# Bethe Free Energy implementation in RxInfer

The following text introduces the Bethe Free Energy. We start be defining a factorized model and move from the Variational Free Energy to a definition of the Bethe Free Energy.

## Factorized model

Before we can define a model, we must identify all variables that are relevant to the problem at hand. We distinguish between variables that can be directly observed, $y = (y_1, \dots, y_j, \dots, y_m)\,,$ and variables that can not be observed directly, also known as latent variables, $x = (x_1, \dots, x_i, \dots, x_n)\,.$ We then define a model that factorizes over consituent smaller factors (functions), as $f(y,x) = \prod_a f_a(y_a,x_a)\,.$

Individual factors may represent stochastic functions, such as conditional or prior distributions, but also potential functions or deterministic relationships. A factor may depend on multiple observed and/or latent variables (or none).

## Variational Free Energy

The Variational Free Energy (VFE) then defines a functional objective that includes the model and a variational distribution over the latent variables, $F[q](\hat{y}) = \mathbb{E}_{q(x)}\left[\log \frac{q(x)}{f(y=\hat{y}, x)} \right]\,.$ A functional defines a function of a function that returns a scalar. Here, the VFE is a function of the variational distribution (as indicated by square brackets) and returns a number.

The VFE is also a function of the observed data, as indicated by round brackets, where the data are substituted in the factorized model.

## Variational inference

The goal of variational inference is to find a variational distibution that minimizes the VFE, $q^{*}(x) = \arg\min_{q\in\mathcal{Q}} F[q](\hat{y})\,.$ This objective can be optimized (under specific constraints) with the use of variational calculus. Constraints are implied by the domain over which the variational distribution is optimized, and can be enforced by Lagrange multipliers.

For the VFE, constraints enforce e.g. the normalization of the variational distribution. The variational distribution that minimizes the VFE then approximates the true (but often unobtainable) posterior distribution.

## Bethe approximation

Optimization of the VFE is still a daunting task, because the variational distribution is a joint distribution over possibly many latent variables. Instead of optimizing the joint variational distribution directly, a factorized variational distribution is often chosen. The factorized variational distribution is then optimized for its constituent factors.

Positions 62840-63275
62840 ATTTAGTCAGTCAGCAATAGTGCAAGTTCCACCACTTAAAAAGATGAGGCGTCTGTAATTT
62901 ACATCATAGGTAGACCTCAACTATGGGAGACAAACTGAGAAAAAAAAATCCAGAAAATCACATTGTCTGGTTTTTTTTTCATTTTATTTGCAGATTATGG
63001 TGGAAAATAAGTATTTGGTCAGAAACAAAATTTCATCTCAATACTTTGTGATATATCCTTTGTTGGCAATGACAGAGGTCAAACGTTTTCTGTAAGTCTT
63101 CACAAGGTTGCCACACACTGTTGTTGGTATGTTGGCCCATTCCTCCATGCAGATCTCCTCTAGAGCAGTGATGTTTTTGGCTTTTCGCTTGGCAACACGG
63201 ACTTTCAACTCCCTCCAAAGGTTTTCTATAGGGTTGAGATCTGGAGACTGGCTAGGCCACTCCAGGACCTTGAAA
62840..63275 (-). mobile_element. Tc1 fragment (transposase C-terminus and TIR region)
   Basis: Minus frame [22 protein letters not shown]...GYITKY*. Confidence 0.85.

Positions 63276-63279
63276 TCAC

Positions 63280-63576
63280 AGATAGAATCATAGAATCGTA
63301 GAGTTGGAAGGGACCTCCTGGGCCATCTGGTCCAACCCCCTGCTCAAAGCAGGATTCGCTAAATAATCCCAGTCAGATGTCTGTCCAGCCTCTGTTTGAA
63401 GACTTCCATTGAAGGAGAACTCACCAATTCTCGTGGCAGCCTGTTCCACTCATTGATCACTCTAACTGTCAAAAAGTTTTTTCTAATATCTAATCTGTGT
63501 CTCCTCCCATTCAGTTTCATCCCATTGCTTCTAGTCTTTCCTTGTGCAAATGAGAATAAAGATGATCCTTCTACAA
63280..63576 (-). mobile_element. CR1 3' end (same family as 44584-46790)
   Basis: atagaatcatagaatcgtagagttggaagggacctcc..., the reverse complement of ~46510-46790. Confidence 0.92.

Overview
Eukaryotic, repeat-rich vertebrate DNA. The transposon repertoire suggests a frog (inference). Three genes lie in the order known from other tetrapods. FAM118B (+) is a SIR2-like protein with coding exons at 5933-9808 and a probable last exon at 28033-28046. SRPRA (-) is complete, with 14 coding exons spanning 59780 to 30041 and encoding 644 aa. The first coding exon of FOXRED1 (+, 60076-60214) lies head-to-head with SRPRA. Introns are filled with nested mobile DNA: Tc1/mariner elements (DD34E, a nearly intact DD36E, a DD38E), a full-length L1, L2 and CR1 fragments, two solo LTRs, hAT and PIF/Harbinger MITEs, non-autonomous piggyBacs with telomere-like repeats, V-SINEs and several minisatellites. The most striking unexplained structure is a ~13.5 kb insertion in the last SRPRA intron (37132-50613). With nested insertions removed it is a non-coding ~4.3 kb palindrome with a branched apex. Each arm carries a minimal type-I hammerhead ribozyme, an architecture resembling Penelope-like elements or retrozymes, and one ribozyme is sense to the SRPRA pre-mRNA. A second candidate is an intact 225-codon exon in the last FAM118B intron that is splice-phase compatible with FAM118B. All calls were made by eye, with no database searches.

A popular choice of factorization is the Bethe approximation, which is constructed from the factorization of the model itself, $q(x) \triangleq \frac{\prod_a q_a(x_a)}{\prod_i q_i(x_i)^{d_i - 1}}\,.$ The numerator iterates over the factors in the model, and carves the joint variational distribution in smaller variational distributions that are more manageable to optimize.

The denominator of the Bethe approximation iterates over all individual latent variables and discounts them. The discounting factor is chosen as the degree of the variable minus one, where the degree counts the number of factors in which the variable appears.

The Bethe approximation thus constrains the variational distribution to a factorized form. However, the true posterior distribution might not factorize in this way, e.g. if the grapical representation of the model contains cycles. In these cases the Bethe approximation trades the exact solution for computational tractability.

## Bethe Free Energy

The Bethe Free Energy (BFE) substitutes the Bethe approximation in the VFE, which then fragments over factors and variables, as $F_B[q](\hat{y}) = \sum_a U_a[q_a](\hat{y}_a) - \sum_a H[q_a] + \sum_i (d_i - 1) H[q_i]\,.$ The first term of the BFE specifies an average energy, $U_a[q_a](\hat{y}_a) = -\mathbb{E}_{q_a(x_a)}\left[\log f_a(y_a=\hat{y}_a, x_a)\right]\,,$ which internalizes the factors of the model. The last two terms specify entropies.